Cloud Storage and Healthcare
Most people aren't anxious to send very personal information to a very public cloud. But, statistics show that most healthcare organizations will use some kind of cloud storage in the very near future. To put some numbers with that statement, health care cloud computing is expected to grow to a $5.4 billion dollar market by 2017.
Even though cloud computing makes healthcare filing simpler, many still resist the cloud. One of the most obvious reasons for this resistance has to do with security. As we've seen from companies like Amazon, cloud computing isn't always private or safe. It's hard to ignore, though, the fact that moving things to the cloud will cut back costs dramatically.
Cloud Storage Will Cut Back Health Care Costs
Healthcare providers need ways to cut costs. Cutting back an IT department, and replacing that team with a simpler cloud computing solution helps to reduce costs. But, is cutting costs worth the potential risk that cloud computing poses?
Cloud Storage and Healthcare: Legalities and Risks
Cloud servers are remote, though the fact remains that these servers are, in fact, located somewhere in the physical world. How can companies ensure that physical servers are secure? Free from hackers? Safe from prying eyes? Further, how can companies ensure that virtual clouds are safe? Just how easy is it to hack into a healthcare cloud?
The laws surrounding healthcare are stringent in most countries. Now that cloud computing has entered the picture, these laws might have to change. It's also obvious that healthcare companies have to start exploring different security avenues. Every day, cloud computing companies are coming up with security measures that will make healthcare in the cloud more secure. Not turning towards the cloud would be a mistake for most healthcare providers.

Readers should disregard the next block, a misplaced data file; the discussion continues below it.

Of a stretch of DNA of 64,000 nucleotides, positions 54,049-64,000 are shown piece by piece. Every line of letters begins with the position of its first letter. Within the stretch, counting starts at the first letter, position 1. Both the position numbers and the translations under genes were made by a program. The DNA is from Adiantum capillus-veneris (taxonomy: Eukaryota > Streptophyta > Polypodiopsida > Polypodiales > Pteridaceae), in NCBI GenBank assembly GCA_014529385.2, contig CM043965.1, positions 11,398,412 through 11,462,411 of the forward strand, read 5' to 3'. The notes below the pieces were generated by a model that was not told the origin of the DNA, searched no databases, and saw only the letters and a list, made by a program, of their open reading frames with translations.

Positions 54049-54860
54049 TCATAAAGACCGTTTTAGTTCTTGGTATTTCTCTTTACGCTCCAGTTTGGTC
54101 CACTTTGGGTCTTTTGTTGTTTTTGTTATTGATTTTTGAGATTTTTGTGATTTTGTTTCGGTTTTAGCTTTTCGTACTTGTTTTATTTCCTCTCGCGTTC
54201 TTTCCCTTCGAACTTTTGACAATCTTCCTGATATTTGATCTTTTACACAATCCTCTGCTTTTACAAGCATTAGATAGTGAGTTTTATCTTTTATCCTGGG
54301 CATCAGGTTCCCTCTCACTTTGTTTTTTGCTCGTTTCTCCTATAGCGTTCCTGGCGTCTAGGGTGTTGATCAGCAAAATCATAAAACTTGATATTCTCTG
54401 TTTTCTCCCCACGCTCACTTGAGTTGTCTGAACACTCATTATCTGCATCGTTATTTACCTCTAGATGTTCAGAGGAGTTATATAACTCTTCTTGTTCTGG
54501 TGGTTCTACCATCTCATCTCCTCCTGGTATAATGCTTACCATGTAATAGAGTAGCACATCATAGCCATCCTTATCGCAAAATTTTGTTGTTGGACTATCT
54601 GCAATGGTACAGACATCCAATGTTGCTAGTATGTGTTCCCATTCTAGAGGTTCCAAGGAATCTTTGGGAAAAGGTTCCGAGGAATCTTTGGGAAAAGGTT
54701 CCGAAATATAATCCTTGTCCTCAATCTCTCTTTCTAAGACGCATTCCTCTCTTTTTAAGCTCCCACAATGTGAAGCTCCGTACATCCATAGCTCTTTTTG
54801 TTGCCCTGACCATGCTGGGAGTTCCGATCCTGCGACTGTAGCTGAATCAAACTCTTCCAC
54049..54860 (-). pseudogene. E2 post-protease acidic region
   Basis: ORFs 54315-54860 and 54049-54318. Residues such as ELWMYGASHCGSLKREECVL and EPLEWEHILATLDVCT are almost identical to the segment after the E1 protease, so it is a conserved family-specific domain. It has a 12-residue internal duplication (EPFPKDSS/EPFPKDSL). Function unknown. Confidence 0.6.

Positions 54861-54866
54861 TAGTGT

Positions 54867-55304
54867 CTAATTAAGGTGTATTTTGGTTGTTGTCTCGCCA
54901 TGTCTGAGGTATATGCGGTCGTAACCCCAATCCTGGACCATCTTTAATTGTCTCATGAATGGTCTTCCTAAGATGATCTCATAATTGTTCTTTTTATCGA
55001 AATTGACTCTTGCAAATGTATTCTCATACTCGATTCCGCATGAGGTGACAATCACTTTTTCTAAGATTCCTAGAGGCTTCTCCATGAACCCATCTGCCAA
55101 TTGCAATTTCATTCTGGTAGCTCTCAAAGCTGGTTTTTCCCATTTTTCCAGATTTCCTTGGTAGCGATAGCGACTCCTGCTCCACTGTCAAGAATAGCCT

Cloud Storage and Healthcare: A Move Impossible Not to Make
Having mobile records and information at fingertips is really what cloud computing in the healthcare world is all about. Doctors can access patient information quickly, and piles upon piles of patient paperwork can be organized and filed without multiple errors. These kinds of improvements are too important to pass up.
The truth of the matter is that healthcare and the cloud are finally working together well. As is clear from the data listed above, more and more healthcare providers are moving towards cloud storage options. Sure, cloud storage is somewhat risky, hackers are present, and information could be unsecured, but isn't that a risk healthcare providers are already taking? Few healthcare companies actually use the old paper and file system anymore.
Most files are already electronically secured. The cloud is just going one step further in that direction — a step that will likely become more secure as it also becomes the norm. Is cloud computing completely safe? No; but it's no less or more safe than any other new technology. Given time, healthcare, patients, and cloud computing will become one well-oiled (and accepting) machine.
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